A report in the Indian newspaper The Times of India claims that India’s intelligence agencies have reportedly told Canada that pro-Khalistan “terrorists”are running a camp near Mission in B.C. with a mission to carry out strikes in Punjab.
Punjab intelligence agents have alleged that Hardeep Nijjar, a Canadian, has taken over as the operational head of Khalistan Terror Force (KTF) and formed a unit of Sikh youths to carry out the attacks. The Punjab government has already submitted the report to India’s Ministry of External Affairs and Ministry of Home Affairs to seek Nijjar’s extradition, The Times of India report says. However, Nijjar has strongly denied the allegations to Canadian media, noting that he has been running his own plumbing business.
The Punjab government’s report alleges that Nijjar “was to arrange weapons from Pakistan but due to high alert on the border in the wake of Pathankot incident [the January 2 terrorist attack on India’s Pathankot airbase, it could not materialize”. The newspaper report says that Nijjar, a baptized Sikh who has been staying in Surrey since 1995, is a proclaimed terrorist in Punjab and wanted in connection with the 2007 Shingaar cinema blast in Ludhiana in which six people were killed.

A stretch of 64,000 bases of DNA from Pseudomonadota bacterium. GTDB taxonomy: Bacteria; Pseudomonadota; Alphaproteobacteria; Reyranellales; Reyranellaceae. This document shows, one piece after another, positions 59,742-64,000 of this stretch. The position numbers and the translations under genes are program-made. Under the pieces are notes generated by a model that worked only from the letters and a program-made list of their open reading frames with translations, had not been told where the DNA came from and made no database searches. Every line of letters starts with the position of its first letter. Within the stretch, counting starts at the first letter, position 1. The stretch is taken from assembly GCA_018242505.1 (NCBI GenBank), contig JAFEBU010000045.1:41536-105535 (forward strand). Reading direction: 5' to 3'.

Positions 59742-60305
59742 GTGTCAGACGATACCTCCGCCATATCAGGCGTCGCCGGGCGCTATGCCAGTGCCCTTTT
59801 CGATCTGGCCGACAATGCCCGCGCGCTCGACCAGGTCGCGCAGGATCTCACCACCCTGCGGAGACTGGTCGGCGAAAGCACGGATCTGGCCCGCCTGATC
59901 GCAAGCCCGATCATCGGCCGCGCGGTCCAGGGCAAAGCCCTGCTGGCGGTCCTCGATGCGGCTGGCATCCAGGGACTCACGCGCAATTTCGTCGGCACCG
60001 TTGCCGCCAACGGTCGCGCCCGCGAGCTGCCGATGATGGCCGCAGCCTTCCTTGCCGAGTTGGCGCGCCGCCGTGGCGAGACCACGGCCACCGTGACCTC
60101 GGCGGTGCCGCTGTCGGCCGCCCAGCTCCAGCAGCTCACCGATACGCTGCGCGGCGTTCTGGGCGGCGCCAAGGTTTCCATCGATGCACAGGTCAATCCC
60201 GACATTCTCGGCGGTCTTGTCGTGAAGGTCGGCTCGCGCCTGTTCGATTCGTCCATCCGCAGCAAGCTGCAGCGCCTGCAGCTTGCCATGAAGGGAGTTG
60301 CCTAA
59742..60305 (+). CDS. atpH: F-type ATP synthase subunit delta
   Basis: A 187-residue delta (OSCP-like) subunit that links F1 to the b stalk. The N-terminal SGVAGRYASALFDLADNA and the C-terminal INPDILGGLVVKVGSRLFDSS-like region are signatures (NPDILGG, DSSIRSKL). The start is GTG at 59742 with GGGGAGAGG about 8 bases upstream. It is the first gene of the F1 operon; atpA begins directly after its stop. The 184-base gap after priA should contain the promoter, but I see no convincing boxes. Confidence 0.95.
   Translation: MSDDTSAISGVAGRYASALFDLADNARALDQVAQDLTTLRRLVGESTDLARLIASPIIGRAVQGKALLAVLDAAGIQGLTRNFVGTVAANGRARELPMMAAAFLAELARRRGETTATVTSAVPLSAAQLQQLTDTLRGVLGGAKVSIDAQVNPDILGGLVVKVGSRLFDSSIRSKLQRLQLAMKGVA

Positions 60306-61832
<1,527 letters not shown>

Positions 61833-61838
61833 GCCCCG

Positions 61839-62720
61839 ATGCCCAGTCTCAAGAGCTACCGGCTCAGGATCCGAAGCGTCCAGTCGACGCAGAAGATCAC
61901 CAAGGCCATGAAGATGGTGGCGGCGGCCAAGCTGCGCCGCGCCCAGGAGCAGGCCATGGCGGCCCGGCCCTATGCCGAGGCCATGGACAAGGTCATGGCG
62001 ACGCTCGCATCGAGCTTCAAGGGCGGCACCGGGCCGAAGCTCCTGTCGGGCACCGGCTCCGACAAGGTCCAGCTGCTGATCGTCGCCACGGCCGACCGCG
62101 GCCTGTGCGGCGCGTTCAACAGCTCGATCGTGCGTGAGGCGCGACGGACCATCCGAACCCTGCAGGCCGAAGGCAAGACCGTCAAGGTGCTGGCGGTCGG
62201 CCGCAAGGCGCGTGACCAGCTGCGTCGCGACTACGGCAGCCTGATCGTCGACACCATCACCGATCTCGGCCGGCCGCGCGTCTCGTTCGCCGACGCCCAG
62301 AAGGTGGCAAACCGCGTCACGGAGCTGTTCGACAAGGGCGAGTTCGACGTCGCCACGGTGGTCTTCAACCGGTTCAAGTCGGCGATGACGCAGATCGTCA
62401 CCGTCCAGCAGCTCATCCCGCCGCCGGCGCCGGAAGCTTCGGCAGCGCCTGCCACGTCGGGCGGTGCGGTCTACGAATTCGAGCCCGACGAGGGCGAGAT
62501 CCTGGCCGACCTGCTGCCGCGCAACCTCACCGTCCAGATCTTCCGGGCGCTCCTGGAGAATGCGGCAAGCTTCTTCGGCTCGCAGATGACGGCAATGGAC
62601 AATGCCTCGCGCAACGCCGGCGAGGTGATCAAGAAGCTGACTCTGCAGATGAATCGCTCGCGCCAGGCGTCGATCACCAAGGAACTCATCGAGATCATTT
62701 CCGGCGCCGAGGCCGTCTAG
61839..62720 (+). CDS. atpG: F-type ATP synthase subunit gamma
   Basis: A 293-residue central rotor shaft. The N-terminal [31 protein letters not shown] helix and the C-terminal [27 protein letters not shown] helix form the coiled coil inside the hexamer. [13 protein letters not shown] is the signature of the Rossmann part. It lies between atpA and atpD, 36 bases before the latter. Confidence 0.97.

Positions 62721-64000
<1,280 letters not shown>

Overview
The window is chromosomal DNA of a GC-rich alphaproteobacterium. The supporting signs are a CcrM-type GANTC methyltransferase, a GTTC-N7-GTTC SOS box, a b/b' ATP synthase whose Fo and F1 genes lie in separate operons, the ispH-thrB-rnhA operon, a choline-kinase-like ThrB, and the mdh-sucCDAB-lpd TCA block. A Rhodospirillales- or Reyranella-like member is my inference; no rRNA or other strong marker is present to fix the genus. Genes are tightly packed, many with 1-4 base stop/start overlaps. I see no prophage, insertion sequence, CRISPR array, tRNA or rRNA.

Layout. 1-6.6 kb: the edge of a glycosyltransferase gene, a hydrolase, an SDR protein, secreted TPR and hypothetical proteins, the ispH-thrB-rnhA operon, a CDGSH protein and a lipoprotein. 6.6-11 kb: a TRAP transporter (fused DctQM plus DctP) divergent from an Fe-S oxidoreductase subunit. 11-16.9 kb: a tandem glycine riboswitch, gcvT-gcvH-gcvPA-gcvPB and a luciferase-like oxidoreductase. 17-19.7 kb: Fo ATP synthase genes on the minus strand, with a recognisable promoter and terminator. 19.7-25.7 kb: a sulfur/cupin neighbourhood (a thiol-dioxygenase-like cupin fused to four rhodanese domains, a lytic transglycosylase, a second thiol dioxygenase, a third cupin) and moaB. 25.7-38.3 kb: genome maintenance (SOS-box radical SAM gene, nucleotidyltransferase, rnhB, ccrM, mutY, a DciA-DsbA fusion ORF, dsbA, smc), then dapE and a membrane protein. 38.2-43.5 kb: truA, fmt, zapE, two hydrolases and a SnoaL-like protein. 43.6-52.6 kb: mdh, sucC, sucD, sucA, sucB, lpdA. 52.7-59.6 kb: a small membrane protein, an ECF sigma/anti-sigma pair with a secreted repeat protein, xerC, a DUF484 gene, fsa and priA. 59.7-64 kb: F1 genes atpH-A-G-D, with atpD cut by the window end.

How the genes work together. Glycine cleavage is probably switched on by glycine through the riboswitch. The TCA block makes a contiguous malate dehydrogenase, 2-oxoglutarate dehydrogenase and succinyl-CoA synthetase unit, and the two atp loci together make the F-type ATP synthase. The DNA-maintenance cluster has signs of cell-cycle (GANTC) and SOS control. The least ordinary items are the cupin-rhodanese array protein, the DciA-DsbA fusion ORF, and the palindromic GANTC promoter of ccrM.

“Nijjar has been imparting arms training to his group in Canada after the arrest of former KTF chief Jagtar Tara in Thailand by Interpol last year. He took Mandeep Singh and three more Sikh youths recently for AK-47 training in a range near Mission where they were made to fire for four hours daily,” according to the intelligence report. The report claims that Nijjar was even detained by Thai authorities when he took a flight from Lahore to Vancouver via Bangkok last year. It also alleges that Mandeep and Nijjar have made frequent visits to Pakistan for arms training with the Pakistani intelligence agency ISI and attached recent photographs showing them brandishing AK-47s outside Nankana Sahib Gurdwara in Pakistan. Meanwhile Federal authorities have refused to comment upon the report.
Public Safety Minister Ralph Goodale would say only that he doesn’t comment on specific security allegations, and that the government follows closely any activity that could threaten the safety of Canadians.
If there is information that needs to be acted upon, Canadian police and security agencies respond, he added. The Mounties said they were aware of the media report. “The RCMP monitors all potential threats but we are not in a position to speak to specific allegations, threats or ongoing investigations,” said Staff Sgt. Rob Vermeulen, a force spokesman in B.C. “As always we encourage the public to remain vigilant and report any suspicious behaviour to their local police agency for assessment and followup.” – CINEWS